The Swiss government has drawn up a list of around 6,000 vehicles, ranking them on the damage they cause to the environment.
The decision to name and shame the heaviest polluters is the latest in a series of efforts aimed at reviving lagging efforts to cut CO2 emissions in Switzerland.
The list forms part of plans to replace the existing fuel-efficiency "energy label" on new cars with a more comprehensive "environment label" that would also reflect emissions, noise pollution, fuel-type and climate impact.
The criteria, which have yet to be finalised, would not take account of the size or weight of a vehicle.
The Federal Environment Office, which expects the new label to come into force in 2010, said it could pave the way for a new way of taxing cars that would penalise the big polluters and reward more eco-friendly models.
"It would enable environmental aspects other than fuel efficiency to be taken into account when it comes to fixing cantonal taxes on motor vehicles or federal import taxes," the environment office said in a statement.
Five years ago the government struck a deal with the Association of Swiss Automobile Importers aimed at reducing the average fuel consumption of new cars in Switzerland from 8.4 to 6.4 litres per 100 kilometres by 2008.
As a result, new cars have had to carry an energy label since January 1, 2003, to help buyers choose more fuel-efficient models. The colourful labels, coded A to G, are similar to those already seen on electrical appliances.
But the initiative has had a limited impact. Last year fuel consumption only fell by 0.65 per cent to 7.62 l/100km.
The problem, says the environment office, is that better fuel efficiency and a bigger range of lighter, more economical cars have been offset by the trend towards heavier four-wheel drives and other gas-guzzlers.
Earlier this year Switzerland's Young Greens announced they would collect signatures to force a nationwide vote to keep them off the roads.
Officials said on Sunday that the initiative fell under the action plan announced by Environment Minister Moritz Leuenberger in January last year to curb emissions of cancer-causing dust particles.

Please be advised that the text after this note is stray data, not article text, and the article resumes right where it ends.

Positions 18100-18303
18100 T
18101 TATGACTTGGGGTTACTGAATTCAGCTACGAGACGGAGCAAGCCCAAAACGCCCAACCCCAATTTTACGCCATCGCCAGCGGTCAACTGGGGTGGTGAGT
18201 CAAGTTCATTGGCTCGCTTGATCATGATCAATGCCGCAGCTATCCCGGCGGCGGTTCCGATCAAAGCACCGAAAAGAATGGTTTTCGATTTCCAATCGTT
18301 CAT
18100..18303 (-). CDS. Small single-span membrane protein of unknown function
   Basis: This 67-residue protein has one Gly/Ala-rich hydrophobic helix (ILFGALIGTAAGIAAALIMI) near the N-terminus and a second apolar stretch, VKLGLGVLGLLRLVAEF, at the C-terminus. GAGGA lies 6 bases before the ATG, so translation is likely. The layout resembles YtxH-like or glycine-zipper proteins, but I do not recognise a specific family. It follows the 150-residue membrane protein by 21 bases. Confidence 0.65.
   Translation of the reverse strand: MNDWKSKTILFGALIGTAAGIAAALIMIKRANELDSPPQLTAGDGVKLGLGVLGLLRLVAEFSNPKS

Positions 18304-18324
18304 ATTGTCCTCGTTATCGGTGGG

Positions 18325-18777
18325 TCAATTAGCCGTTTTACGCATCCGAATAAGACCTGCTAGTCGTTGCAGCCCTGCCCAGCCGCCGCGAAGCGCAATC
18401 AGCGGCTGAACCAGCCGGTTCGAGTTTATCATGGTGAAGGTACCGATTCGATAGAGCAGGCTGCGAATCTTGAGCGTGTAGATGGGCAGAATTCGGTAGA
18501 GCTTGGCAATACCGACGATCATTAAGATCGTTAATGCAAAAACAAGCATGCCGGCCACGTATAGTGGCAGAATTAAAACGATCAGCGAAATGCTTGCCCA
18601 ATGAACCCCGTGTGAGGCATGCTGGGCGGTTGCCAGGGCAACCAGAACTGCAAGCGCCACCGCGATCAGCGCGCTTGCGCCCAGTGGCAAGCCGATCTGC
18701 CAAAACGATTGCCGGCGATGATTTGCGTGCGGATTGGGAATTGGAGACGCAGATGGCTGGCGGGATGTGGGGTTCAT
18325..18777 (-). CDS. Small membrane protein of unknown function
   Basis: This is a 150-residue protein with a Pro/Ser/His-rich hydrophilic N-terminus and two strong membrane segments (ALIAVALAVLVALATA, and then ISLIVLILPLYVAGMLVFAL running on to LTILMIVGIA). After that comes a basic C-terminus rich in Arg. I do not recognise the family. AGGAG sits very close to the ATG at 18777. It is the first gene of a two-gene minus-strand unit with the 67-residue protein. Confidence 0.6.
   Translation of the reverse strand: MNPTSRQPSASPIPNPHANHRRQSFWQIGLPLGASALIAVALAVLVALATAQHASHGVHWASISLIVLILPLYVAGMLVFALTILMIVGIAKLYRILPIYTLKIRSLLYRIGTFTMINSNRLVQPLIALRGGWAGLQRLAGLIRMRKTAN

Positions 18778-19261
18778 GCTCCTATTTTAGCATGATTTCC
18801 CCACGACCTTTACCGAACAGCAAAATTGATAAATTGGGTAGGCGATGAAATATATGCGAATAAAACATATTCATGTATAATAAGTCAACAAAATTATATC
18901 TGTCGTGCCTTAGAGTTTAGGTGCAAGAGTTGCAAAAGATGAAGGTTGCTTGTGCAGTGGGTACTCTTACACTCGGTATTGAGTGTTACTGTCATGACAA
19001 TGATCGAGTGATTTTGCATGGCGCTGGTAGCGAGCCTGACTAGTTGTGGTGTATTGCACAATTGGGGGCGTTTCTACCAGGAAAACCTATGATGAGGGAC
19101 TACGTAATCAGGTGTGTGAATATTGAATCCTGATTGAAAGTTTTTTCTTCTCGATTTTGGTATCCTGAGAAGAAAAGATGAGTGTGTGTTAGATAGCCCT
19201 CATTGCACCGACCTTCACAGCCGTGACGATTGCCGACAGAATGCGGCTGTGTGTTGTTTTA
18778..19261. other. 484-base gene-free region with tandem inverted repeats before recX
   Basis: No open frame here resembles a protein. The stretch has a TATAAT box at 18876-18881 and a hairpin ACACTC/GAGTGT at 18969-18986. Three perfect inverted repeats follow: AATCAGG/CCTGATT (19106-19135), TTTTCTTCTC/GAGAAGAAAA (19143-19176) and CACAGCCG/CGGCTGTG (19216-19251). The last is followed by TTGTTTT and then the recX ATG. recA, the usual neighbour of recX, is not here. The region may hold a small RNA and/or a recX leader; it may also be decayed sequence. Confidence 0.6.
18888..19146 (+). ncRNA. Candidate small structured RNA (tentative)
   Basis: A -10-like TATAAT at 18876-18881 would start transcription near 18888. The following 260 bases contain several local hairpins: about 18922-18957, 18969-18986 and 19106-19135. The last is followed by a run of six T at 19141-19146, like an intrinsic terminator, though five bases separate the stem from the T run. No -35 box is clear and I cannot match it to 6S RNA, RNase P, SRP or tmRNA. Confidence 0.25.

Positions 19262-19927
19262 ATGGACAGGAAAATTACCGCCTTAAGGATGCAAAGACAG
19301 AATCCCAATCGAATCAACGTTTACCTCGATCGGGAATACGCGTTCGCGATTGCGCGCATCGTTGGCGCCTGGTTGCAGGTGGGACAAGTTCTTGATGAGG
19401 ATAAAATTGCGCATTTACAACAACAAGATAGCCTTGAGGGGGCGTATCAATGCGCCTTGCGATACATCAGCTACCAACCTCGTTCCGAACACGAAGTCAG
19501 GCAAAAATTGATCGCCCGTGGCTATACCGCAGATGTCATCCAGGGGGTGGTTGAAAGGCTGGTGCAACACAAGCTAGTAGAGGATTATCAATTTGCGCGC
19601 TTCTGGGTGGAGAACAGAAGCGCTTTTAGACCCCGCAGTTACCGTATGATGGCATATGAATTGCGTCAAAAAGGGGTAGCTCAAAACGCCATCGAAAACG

Leuenberger proposed nine new measures aimed at reducing the thousands of deaths caused annually by pollution. Three of the nine measures concern traffic, which is responsible for 28 per cent of dust particle emissions.
Responding to the latest developments, Patrick Eperon of the Swiss Touring Club told the NZZ am Sonntag that he found the proposal "interesting" but warned that Switzerland should not go it alone.
The Swiss Transport and Environment Association added that the new label was a step in the right direction, particularly as it dealt with emissions in general and was not based on car size.
But the Association of Swiss Automobile Importers said it was unimpressed by the move, adding that it could not understand why criteria such as noise were being brought into play.
"Everyone knows that the amount of noise depends above all on the road surface and tyres," said director Andreas Burgener.
swissinfo with agencies
The government announced last month that it would introduce a tax on carbon dioxide emissions from January 1, 2008, to help it meet its Kyoto objectives.
The tax will be applied to all imported fossil fuels, amounting to around three centimes on each litre of heating oil and 2.5 centimes on a cubic metre of gas.
The CO2 tax becomes mandatory in 2008 because Switzerland failed to reach its own emissions reduction target for 2006.
It had pledged to cut last year's emissions by at least 6% compared with 1990 levels, but only managed 4.5%.
According to the new list, the least polluting car is Toyota's Prius, with 76 points.
This is followed Fiat's hybrid Punto (80 points) and Panda (81), Daihatsu's Cuore (82) and Citroen's C3 (82)
Among the worst polluters are the Nissan Patrol (919), the Ford Transit (858) and the VW T5 (842).
In compliance with the JTI standards